While both works grace concert halls around the world, a trio arrangement of the symphony is quite a novelty. Mr. Ax explained from the stage that during Beethoven’s time, only a few people would have had the socio-economic status to get to listen to his symphonies. (Taylor Swift tickets, anyone?) Historically, this means that music lovers experienced Beethoven’s work in chamber music or at salons.

Ax’s former pupil and friend, Shai Wosner, took on the monstrous task of arranging these well-beloved symphony for a piano trio. The result is a work of incredible musicality. The idiomatic arrangement makes you wonder if Beethoven himself had written for a trio. What struck me the most about pairing down the instrumentation was how unburdened the music sounded. There is clarity to the musical phrases and ideas that occur more than in a symphony. My guess is that with more instruments of various sonority and timbral qualities, the sound hovers and rings longer in a hall.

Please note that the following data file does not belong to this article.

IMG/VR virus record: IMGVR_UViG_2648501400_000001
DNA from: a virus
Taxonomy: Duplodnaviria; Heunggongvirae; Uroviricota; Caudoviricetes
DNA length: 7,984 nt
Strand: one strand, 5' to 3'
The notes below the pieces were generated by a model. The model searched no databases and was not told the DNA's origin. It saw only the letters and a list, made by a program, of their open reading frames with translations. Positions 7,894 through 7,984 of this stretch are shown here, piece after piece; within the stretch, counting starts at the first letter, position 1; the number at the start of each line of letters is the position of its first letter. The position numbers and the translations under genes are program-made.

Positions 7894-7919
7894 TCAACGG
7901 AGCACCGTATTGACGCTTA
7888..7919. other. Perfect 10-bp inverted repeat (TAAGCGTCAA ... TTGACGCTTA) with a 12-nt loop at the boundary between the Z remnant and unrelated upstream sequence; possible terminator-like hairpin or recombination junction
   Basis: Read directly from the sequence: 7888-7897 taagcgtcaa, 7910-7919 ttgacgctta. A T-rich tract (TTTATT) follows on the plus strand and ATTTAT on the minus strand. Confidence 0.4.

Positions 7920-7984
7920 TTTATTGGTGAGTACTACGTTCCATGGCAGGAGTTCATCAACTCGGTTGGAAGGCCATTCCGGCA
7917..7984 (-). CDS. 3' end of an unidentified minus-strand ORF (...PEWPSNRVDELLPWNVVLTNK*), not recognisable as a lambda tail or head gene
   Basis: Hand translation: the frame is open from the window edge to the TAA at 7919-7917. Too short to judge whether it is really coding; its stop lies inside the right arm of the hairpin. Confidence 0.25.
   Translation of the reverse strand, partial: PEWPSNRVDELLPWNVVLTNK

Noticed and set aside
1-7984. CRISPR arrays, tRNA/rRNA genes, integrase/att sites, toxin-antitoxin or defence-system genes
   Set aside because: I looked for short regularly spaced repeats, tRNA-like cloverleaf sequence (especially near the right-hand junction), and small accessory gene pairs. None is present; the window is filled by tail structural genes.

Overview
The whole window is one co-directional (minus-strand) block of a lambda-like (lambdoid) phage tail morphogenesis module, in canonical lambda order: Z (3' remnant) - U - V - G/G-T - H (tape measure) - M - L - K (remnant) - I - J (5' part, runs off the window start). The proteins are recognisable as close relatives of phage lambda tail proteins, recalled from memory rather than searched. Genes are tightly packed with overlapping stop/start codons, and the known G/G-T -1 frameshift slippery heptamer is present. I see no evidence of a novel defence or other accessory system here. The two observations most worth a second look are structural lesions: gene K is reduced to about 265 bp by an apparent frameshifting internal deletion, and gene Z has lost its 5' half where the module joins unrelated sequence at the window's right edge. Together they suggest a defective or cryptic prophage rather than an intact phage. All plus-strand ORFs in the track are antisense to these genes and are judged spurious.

Additionally, with many musicians needing to play in concert, a consensus and moderation of tempi and expression must be made to achieve a sonorous unison. With only a piano, violin, and cello, the musical phrases can almost run away from the musicians. Imagine three special force members conducting a military operation designed for hundreds of personnel.